Government must hold itself to the high standard of serving the public good. It’s time we all work together to treasure the precious resources we have for now and for generations to come. In the meantime, the Blessed Unrest will continue efforts to protect what matters to us as a caring society.

    Retired as an economic development policy analyst with the BC government, Kathy dedicates her education and experience to search for new ways to live within the parameters of nature. She serves as Vice Chair of the Ecoforestry Institute Society (Wildwood Ecoforest), Director with the Cowichan Family Life Association, Legal Strategist for the Fairy Creek peaceful protest, and CEO of Juniper Community Solutions.  


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    "Why does profit take precedence over science?"

    That's an essential question in our rapacious capitalist society.  It is also present in the precedence given to "The Economy" over people's lives in the pandemic.  Thousands are dead but the economy must come first. Medical experts plead for lockdowns that are denied over concern for business interests.  It is a universal problem in our society.

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  • Heres whats happening to BC forests

  • 1 / 27
    Take a quick tour of BC forests as seen from space.
    2 / 27
    1700 square kilometres of new clearcuts are created each year.
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    As you view these images, keep in mind what's on the ground that you can't see...
    4 / 27
    40 to 60 percent of the forest was left in the clearcut.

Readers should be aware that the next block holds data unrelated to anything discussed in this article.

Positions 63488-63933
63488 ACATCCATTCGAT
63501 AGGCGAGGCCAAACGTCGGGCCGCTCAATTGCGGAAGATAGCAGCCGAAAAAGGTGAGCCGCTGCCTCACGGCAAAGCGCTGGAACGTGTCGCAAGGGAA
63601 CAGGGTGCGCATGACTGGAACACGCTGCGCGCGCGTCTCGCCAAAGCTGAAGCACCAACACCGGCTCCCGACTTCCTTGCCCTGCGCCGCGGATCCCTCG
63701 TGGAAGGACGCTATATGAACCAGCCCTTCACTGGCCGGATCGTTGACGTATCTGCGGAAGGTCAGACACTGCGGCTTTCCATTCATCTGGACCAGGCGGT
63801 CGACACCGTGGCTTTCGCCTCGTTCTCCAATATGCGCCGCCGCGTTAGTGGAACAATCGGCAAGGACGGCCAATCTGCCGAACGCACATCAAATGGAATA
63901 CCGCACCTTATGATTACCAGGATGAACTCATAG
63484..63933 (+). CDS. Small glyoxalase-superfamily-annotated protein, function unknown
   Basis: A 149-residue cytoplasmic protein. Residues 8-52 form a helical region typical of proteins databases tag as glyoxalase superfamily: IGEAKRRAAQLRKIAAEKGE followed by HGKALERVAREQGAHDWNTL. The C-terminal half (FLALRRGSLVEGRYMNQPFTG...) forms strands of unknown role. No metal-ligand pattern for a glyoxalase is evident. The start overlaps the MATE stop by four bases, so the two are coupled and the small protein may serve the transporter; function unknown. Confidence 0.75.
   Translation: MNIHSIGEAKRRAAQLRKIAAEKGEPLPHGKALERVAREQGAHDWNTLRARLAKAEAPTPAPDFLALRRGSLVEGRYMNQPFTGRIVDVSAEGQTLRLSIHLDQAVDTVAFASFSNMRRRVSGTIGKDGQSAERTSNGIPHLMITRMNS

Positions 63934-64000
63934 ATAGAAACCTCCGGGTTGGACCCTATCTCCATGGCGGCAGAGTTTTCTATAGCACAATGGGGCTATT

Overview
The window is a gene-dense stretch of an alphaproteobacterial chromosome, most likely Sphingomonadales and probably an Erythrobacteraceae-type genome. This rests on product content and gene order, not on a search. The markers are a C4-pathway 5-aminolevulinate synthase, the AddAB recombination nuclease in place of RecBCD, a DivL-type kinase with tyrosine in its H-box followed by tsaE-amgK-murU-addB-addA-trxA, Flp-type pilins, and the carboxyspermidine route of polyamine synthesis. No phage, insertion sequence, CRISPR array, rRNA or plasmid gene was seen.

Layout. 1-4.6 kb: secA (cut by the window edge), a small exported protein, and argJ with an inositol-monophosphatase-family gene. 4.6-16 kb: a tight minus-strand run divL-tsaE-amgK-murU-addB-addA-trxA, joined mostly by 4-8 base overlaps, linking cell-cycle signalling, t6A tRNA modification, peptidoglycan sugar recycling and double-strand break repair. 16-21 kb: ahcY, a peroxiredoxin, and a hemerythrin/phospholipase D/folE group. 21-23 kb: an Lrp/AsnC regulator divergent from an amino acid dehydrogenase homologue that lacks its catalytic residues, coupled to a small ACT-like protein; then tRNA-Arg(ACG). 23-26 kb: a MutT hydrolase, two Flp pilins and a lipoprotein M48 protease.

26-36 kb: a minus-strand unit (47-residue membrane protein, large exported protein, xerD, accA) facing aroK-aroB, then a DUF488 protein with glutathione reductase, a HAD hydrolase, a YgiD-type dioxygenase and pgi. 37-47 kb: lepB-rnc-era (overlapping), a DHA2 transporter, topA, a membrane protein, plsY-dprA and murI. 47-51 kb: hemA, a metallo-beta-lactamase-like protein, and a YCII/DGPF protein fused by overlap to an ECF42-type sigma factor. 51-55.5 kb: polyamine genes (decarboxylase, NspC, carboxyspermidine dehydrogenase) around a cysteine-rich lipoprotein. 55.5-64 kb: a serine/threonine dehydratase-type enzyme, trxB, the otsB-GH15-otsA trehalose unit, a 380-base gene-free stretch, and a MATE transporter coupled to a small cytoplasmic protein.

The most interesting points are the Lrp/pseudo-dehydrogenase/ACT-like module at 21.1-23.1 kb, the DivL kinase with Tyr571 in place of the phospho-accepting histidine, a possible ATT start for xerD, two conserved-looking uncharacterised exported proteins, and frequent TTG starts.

5 / 27
    This is near Kelowna. Watch for the remaining patches of primary forest (circled).
    6 / 27
    This is near Peachland...
    7 / 27
    ...Haida Gwaii...
    8 / 27
    ...Courtenay...
    9 / 27
    ...Kamloops...
    10 / 27
    ...Prince George...
    11 / 27
    ...100-Mile House...
    12 / 27
    ...Castlegar...
    13 / 27
    ...Cranbrook...
    14 / 27
    ...Burns Lake...
    15 / 27
    ...Merritt...
    16 / 27
    ...Prince George (again)...
    17 / 27
    ...Shuswap Lake...
    18 / 27
    ...Alexis Creek...
    19 / 27
    ...Douglas Lake...
    20 / 27
    ...Cowichan Lake...
    21 / 27
    ...Williams Lake...
    22 / 27
    ...Quesnel...
    23 / 27
    ...Mckenzie...
    24 / 27
    ...Port McNeill...
    25 / 27
    ...Campbell River...
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    ...Francois Lake...
    27 / 27
    and west of Victoria. That's the tour, folks.
  • Old growth defenders share parody of Super, Natural BC promotional video

    DEFENDERS OF FAIRY CREEK’S OLD-GROWTH FOREST have created a video to highlight government hypocrisy. Super, Natural BC promotional videos continue to market a rosy picture of BC as a utopian nature paradise. At the same time, the government owned BC Timber Sales works to eradicate our irreplaceable ancient forests. 

    According to a scientific report published in April 2020—BC’s Old Growth Forest: A Last Stand for Biodiversity—less than one percent of BC’s forests have big trees. Just 35,000 hectares still contain ancient giants.

    In fact, in all of BC, the amount of this forest remaining is about the size of Surrey, Saul Arbess, long time forest activist, stated.

    With the full collusion of the BC government, logging companies are completing one of the biggest and most destructive projects on the planet: eliminating BC’s original forests. Reforestation is done with mono crop plantations, designed only to meet the needs of the forest industry. These tree plantations are disease prone. They cannot support healthy ecosystems or wildlife. They are more prone to wildfire.

    Ancient forests, which provide the best water filtration, most bio-dense life support, best carbon sequestration and effective forest fire prevention systems on the planet “for free” are being liquidated for short-term profit.

    As people consider how they will vote in the upcoming provincial election, this video is intended to help them compare TV ads with the truth.

    —Joshua Wright